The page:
Coming to a grotto of men and women who had lived their lives without knowing fulfillment by gluttony, so they suffer lacking it entirely in death. Many starving individuals are caught and devoured by Cerberus and Virgil tells Dante the only way to the next circle is from within the beast. Dante allows himself to be eaten by it and enters the gut of the great hound of hell. He encounters Ciacco, a man from his village, and hearing his confession of gluttony, tells him to be free, before blessing him with his cross. Ciacco's spirit floats skyward, before a shadow of Lucifer appears to torment Dante. In order to escape Cerberus' belly, Dante attacks and destroys the beast's heart, causing the demon to spit him up and spew him out in a river of blood that flows down into the next circle.

Dante and Virgil's next circle of Hell is of men and women who wasted their lives in pursuit of material possessions. The condemned souls are tortured by being sheared in money presses, boiled in melted gold, and buried in enormous mounds of heavy gold coins. Within this circle, Dante confronts his father, having been promised a thousand years free of torture and endless gold if he would murder his own son. The pair battle fiercely, but Dante gains the upper hand, kicking his father into a vat of boiling gold.

The fifth circle of hell is Wrath. Virgil and Dante can sense the very rage in the air. They proceed to the River Styx in which violence is still running rampant among the spirits fighting in the shallow waters. They climb aboard Phlegyas, a demonic giant who traverses the river while men and women who know of Dante taunt him from within the boiling mud below. Dante has Phlegyas charge the city when he sees Lucifer within, announcing to the damned souls within of his intent to marry Beatrice. When he strikes Phlegyas down, Dante chases after the devil.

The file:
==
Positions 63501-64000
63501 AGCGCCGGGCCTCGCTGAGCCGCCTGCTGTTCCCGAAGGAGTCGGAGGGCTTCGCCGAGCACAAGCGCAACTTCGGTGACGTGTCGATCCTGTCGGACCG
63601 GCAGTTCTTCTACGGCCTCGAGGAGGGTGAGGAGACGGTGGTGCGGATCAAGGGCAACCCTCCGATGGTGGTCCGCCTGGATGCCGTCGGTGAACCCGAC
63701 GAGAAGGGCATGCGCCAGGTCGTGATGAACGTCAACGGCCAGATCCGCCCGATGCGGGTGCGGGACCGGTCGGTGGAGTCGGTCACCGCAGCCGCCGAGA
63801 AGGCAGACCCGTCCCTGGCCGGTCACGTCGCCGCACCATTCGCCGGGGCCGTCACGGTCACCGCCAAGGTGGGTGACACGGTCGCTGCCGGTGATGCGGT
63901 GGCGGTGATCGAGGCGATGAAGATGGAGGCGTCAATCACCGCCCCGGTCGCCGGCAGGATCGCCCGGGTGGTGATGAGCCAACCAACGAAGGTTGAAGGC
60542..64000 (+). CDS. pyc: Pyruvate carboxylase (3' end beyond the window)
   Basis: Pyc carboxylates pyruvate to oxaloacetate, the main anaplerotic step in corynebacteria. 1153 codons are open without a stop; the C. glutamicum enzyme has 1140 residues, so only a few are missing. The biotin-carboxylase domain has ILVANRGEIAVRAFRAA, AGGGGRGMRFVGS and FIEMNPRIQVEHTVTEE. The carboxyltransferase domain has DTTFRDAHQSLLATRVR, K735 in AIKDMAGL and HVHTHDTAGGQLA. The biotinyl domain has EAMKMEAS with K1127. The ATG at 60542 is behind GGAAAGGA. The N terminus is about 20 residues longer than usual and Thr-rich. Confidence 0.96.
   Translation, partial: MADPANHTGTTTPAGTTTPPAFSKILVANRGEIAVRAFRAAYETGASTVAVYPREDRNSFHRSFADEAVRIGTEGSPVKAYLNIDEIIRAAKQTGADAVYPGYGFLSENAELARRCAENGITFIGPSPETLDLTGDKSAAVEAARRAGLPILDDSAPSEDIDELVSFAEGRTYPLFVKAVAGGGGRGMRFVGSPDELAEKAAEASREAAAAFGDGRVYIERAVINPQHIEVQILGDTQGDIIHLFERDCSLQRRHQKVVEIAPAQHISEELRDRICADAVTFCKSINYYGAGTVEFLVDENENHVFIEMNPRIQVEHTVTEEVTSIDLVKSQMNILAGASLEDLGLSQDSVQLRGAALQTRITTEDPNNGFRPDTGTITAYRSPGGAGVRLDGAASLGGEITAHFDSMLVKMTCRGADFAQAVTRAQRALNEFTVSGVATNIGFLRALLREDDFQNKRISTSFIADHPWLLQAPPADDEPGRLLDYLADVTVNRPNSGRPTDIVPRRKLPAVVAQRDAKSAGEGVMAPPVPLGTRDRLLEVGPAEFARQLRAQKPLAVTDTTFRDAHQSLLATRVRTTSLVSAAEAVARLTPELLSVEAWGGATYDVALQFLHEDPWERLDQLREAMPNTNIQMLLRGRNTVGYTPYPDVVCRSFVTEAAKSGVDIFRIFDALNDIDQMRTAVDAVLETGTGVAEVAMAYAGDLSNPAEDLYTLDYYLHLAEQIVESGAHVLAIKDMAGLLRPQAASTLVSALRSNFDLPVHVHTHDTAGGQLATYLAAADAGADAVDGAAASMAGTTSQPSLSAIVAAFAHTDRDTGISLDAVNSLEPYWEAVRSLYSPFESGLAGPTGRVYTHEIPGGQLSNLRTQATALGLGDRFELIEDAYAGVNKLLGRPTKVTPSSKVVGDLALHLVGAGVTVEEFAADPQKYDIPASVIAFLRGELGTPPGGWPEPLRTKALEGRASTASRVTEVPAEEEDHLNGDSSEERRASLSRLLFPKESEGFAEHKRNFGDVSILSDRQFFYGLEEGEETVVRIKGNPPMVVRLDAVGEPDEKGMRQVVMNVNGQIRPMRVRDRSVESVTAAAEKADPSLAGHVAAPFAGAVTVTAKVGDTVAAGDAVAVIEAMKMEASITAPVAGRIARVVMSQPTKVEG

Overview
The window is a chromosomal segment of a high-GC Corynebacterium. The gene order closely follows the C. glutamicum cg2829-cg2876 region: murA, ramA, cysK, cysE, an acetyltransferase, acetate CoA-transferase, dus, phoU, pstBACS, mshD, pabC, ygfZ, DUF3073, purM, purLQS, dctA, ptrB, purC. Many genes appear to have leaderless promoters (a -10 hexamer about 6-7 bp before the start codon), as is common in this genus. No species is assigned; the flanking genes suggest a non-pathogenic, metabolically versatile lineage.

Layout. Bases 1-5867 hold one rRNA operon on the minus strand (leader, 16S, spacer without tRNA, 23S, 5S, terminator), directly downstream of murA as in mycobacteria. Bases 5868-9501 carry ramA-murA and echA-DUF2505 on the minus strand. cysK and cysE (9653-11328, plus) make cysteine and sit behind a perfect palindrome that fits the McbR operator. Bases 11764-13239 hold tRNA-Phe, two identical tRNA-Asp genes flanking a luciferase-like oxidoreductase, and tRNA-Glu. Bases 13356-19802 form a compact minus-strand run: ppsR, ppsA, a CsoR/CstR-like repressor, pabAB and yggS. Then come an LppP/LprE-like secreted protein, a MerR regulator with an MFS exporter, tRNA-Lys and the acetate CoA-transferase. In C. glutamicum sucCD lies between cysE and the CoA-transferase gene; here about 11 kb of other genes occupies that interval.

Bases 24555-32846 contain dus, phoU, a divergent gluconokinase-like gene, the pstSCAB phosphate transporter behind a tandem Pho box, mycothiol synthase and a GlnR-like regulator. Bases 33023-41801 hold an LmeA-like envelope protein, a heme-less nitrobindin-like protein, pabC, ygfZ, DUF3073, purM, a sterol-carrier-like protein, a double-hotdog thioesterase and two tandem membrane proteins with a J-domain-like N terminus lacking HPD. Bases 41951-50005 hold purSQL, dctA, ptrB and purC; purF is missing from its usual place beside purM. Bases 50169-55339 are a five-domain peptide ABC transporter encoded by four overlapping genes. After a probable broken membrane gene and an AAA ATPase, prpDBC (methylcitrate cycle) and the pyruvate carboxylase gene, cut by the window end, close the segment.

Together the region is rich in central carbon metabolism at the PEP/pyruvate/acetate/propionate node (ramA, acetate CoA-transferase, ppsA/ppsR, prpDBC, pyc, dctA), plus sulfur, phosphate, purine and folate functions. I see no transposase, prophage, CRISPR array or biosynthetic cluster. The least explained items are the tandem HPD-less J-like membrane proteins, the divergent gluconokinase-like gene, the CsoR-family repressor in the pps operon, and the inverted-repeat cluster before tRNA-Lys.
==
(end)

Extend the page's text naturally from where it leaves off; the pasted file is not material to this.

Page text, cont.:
The sixth circle of Hell is for the heretics, people who have gone against the teaching of their churches. As they travel through halls of men and women who forever burn in fire and are therein also tortured by various implements, Dante comes across Farinata, another man that Dante hated in life, who taunts Dante by revealing Lucifer's plan to wed Beatrice and how he would be trapped in Hell forever. Dante angrily kills Farinata just before fleeing the sixth circle and before it collapses from the force of Christ's death which, Virgil explains, quakes the circle eternally.

Virgil helps Dante face the Minotaur, guardian of the Circle of Violence, causing an easy defeat by allowing the beast's anger to get the better of him. Dante and Virgil enter the seventh circle, Violence, having been helped across the river by the centaur Nessus. In this river, they behold many souls boiling in a vast river of the blood of their own victims, the violence they had inflicted upon others. Entering the Forest of Suicides, Dante hears a familiar cry and finds his mother growing from the sapling of a tree, forever in pain for killing herself and not finding the strength to stand up against or leave her husband, Dante's father; she eventually hanged herself. Dante had been told she died of a fever. Having been overwhelmed with sorrow, Dante uses his cross to free her soul. They move onto a graveyard within the Abominable Sands where his one-time comrades and one of his close friends Francesco rise from the grave, with his fallen comrade Crusaders as undead warriors. This graveyard is where souls are condemned for committing acts of violence in the name of God. Dante defeats Francesco by slicing his head in half laterally. It is in this that Dante reflects upon slaughtering several heretics including men, women, and children without mercy.